Leaders and managers are crying out for smart, personalized, blended, and digital solutions they can access on any device – wherever and whenever they need it. If they can’t find what they need in-house, they turn to Google. So, if you want to provide leaders and managers with learning and performance support that works, what does it need to look like?
In our recent leadership post, we served up some stats on the gap between what leaders and managers need to improve their performance and develop their skills, and the learning and development they tend to receive.
In this guide we’ll share advice on how to get your leadership learning aligned.
The gap problem: leaders are being let down by outdated learning
Good managers can make the difference to business success, with those who do well driving a 23% profit increase on average, according to BIS. Yet, whilst most organizations recognize the importance of leadership, and invest in management and leadership training, both BIS and Deloitte report on a management and leadership skills gap within organizations, with many concerned that their leadership pipelines are running staggeringly low.
So what’s going wrong? As we reported in our post here, a general mismatch exists between how leaders and managers access and use learning, and what’s actually being provided to them.
What do modern managers and leaders want?
According to Towards Maturity (TM), 65% of leaders lack the time for learning, and when they do seek help, it’s often at an immediate point of need. Frustratingly, 44% of those who seek help can’t find what they need. It’s no wonder 70% of leaders consider Google or other web searches as a key source of learning – but this often yields varying results.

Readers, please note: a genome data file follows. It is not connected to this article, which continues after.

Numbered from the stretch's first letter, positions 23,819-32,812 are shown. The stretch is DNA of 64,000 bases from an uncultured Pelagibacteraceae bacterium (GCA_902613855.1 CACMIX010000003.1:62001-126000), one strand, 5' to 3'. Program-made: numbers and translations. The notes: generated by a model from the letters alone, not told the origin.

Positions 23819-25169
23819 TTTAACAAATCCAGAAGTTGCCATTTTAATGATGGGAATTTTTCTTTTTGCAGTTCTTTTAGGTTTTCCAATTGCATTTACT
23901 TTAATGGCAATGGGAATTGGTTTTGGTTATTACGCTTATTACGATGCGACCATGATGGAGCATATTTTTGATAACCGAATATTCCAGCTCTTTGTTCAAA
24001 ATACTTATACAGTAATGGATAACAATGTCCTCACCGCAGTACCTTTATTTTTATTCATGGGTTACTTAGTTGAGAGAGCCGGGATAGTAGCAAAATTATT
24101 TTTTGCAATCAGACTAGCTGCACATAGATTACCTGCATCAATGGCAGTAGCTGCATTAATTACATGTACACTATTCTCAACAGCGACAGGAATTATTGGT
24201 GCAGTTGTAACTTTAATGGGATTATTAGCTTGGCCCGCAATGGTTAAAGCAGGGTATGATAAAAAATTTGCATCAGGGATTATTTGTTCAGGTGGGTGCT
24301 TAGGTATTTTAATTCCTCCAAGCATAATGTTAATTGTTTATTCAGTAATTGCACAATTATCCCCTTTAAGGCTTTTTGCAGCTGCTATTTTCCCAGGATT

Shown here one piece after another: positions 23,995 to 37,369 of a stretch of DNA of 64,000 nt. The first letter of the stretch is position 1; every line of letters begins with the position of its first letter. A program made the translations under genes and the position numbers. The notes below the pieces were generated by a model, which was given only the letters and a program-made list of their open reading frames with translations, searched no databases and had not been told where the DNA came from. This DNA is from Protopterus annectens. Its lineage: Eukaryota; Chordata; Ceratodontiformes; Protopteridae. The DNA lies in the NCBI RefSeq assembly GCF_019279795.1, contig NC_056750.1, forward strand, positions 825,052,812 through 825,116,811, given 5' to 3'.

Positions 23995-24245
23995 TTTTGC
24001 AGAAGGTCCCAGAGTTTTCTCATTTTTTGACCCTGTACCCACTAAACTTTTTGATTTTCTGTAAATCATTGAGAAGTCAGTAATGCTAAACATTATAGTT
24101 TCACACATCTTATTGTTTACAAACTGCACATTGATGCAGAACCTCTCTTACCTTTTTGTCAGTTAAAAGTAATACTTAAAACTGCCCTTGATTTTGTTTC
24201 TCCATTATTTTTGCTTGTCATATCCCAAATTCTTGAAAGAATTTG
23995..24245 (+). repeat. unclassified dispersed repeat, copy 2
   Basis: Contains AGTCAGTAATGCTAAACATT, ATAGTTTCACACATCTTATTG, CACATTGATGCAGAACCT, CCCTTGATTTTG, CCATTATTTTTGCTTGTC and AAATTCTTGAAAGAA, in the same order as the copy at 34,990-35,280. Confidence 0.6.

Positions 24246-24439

Whilst face-to-face learning is still an option rated relatively highly by managers and leaders, and social learning is a definite must-do, calls are mounting for learning that supports leaders to do their job. Leaders need and expect instantly accessible performance support, which is where digital learning comes in.
Most leaders (75%) say online learning can enable them to do their job better and faster – Chartered Management Institute (CMI): Learning to lead. The Digital Potential.
According to CMI, leaders like online learning for three reasons: it’s convenient, it can be done anywhere, and it is self-paced.
Seven out of ten leaders and managers use mobile devices to access learning, either as a point of need or on the way to or from work (TM).
A huge opportunity is staring at training providers
Leaders are crying out for online learning and, in particular, mobile learning. Whilst some providers very much prefer the face-to-face approach, many do provide elearning solutions to leaders and managers. But 57% of directors don’t feel face-to-face learning is meeting their needs (TM). It is often long, “learning-based” rather than needs based, and not mobile.
Learning providers have a huge opportunity to win over leaders by tapping into a new space: short, relevant, needs-based support, available anytime, on any device.
But let’s not forget the development of long-term skills and behaviors. These personal skills are vital to the makeup of successful leaders and the development of future leaders. They take practice and are developed incrementally, with experience. Five-day workshops may provide a deep-dive, but then they finish. Development doesn’t.
So, how can digital learning best support both needs-based learning and long-term leadership skills?
Our guide to getting it right
Needs-based learning: get bite-size, get focused